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Robert in Crisis

ORIGINALLY SCHEDULED TO run in April, Scott Gooding’s one-hour, one-man dark comedy, Robert in Crisis, finally takes its spot under the lights this month. Whilst cancelling was disappointing, Gooding feels fortunate to be in the Territory.

“I feel that we’re incredibly lucky up here to be able to still congregate and meet, and share stories, music and theatre. While it was disappointing [to cancel] at the time, we knew because Robert in Crisis is a solo show, it was much more achievable to reschedule,” he says.

At the time, Gooding was performing in the 12-strong cast of Michael Gow’s seminal Australian play Away, the four-week run cut short due to the unravelling and unpredictable health situation.

“We were cut down by at least one full week. By opening night, word had started to get around just how contagious this infection was,” he says.

“When we decided to postpone Robert in Crisis, we did so before mandatory closures. Even if we could open, we didn’t feel comfortable. The world, Australia especially at that point, was trying to grapple with what was going on. As this play has themes of male depression that goes throughout, we thought it might be a bit lost in the noise.”

In what has been a highly challenging year for many, 2020 presents the opportunity to address the topic of mental health.

The play centres on Robert, whose life is on the right track – he’s got a career, wife, house and kids – but that all unravels when his wife drops a bombshell. Gooding says he developed the play to start an important conversation.

“Robert in Crisis doesn’t give answers, it just poses the question. This is usually what I do with my work, I ask ‘what’s the discussion?’ For me as an artist and theatre maker, my role is to ask questions and provoke discussion,” he says.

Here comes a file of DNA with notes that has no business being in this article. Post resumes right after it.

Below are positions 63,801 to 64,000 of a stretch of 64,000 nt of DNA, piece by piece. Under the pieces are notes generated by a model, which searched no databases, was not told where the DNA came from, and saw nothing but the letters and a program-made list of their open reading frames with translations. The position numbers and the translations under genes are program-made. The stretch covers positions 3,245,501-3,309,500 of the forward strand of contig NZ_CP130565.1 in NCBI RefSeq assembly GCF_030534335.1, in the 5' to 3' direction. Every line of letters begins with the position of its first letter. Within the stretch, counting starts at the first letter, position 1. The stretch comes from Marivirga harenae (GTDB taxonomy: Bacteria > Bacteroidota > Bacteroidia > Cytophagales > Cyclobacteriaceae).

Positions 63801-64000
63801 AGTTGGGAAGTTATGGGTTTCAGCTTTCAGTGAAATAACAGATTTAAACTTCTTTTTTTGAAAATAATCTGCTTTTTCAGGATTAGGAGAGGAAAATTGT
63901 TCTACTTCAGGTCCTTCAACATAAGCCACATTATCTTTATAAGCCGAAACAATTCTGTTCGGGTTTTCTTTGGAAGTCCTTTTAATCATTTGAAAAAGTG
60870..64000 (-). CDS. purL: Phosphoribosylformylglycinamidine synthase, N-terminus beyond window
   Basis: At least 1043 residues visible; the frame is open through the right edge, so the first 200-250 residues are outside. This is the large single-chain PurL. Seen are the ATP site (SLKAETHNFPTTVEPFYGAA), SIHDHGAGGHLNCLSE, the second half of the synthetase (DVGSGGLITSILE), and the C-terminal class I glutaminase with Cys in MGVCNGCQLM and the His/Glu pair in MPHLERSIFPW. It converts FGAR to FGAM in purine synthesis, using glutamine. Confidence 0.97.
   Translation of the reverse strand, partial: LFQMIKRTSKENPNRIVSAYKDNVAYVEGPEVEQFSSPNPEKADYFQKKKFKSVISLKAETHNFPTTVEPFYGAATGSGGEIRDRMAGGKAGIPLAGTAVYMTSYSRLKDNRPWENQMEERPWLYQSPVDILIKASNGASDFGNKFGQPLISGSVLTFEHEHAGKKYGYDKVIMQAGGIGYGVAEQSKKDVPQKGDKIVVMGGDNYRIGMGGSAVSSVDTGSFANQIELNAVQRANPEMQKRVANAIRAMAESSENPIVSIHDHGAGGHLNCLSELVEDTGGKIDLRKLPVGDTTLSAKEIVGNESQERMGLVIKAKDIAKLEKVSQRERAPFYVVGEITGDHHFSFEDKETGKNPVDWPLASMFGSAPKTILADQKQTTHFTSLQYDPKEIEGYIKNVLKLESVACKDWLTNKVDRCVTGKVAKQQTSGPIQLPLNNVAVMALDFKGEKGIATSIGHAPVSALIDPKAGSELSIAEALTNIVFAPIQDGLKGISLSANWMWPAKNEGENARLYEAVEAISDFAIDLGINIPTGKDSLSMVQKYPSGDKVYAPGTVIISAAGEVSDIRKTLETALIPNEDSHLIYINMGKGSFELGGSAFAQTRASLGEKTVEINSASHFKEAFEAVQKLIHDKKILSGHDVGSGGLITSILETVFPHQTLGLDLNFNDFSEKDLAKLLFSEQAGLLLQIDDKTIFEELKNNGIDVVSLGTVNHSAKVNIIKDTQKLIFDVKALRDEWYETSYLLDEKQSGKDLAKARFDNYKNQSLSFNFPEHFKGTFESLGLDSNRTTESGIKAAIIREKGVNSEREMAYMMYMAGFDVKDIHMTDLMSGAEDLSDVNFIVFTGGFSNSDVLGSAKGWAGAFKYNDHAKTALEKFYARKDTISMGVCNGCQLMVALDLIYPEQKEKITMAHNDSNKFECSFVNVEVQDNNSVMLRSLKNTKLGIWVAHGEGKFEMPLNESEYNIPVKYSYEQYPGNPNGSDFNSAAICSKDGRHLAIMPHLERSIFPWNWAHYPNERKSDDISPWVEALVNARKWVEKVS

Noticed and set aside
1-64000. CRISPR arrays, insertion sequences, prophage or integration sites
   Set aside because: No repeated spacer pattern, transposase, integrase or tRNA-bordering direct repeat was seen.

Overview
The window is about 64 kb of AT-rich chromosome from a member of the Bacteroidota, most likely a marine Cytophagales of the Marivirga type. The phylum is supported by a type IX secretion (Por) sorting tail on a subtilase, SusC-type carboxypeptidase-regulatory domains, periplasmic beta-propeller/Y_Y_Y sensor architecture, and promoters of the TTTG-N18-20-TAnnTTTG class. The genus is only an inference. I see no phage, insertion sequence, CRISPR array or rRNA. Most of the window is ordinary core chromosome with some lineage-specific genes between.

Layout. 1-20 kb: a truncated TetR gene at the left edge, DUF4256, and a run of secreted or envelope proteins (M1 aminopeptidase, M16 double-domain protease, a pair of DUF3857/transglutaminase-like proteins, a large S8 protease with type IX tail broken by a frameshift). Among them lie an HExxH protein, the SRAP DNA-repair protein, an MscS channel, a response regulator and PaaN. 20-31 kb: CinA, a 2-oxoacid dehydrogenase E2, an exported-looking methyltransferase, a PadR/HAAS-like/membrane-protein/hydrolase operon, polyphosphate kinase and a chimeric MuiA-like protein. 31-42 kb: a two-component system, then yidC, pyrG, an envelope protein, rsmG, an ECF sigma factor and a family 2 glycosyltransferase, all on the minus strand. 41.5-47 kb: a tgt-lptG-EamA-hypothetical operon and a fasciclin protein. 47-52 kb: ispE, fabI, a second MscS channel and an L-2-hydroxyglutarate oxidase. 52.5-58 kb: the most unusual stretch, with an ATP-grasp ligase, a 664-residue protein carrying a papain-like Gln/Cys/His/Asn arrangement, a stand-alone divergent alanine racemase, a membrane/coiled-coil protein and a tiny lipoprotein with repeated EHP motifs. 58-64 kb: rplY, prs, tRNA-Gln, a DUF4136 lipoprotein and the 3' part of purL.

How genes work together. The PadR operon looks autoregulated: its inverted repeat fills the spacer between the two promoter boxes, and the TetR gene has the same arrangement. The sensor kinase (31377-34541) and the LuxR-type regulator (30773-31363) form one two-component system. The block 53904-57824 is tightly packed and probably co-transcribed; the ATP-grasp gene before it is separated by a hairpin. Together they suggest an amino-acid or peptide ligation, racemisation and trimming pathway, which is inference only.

“We’ve started a Champion Program, where we’ve reached out to a number of male leaders to come along with five of their male-identifying friends for an informal discussion afterwards, to chat about what we can do about male depression and what options there are.”

For too long, the ‘teaspoon of cement’ mentality has prevented men from opening up about their mental health.

“As a male growing up with that rhetoric, it’s done more damage than good, which is why we’re talking about it and how, while saving whatever term of masculinity you want. It’s not a weakness, it’s a point of strength. One of the major downfalls for Robert in the play is that he doesn’t talk about it.”

Brown’s Mart Theatre has been setting some pretty large milestones this year, being the last theatre to close in the country before the COVID lockdowns came into effect and the first to reopen. Gooding says he’s grateful to have such a devoted group of people campaigning for local theatre during an impossible year for the industry.

“Sean, Brad, Kelly, Kerrin and the Brown’s Mart team have done an amazing job in really difficult circumstances to get it all back up and running again.”


Robert in Crisis
WHEN TUE 27 OCT – SAT 7 NOV (EXCL. SUN & MON) | 7PM
AT BROWN’S MART THEATRE
COST $15-$35
INFO brownsmart.com.au

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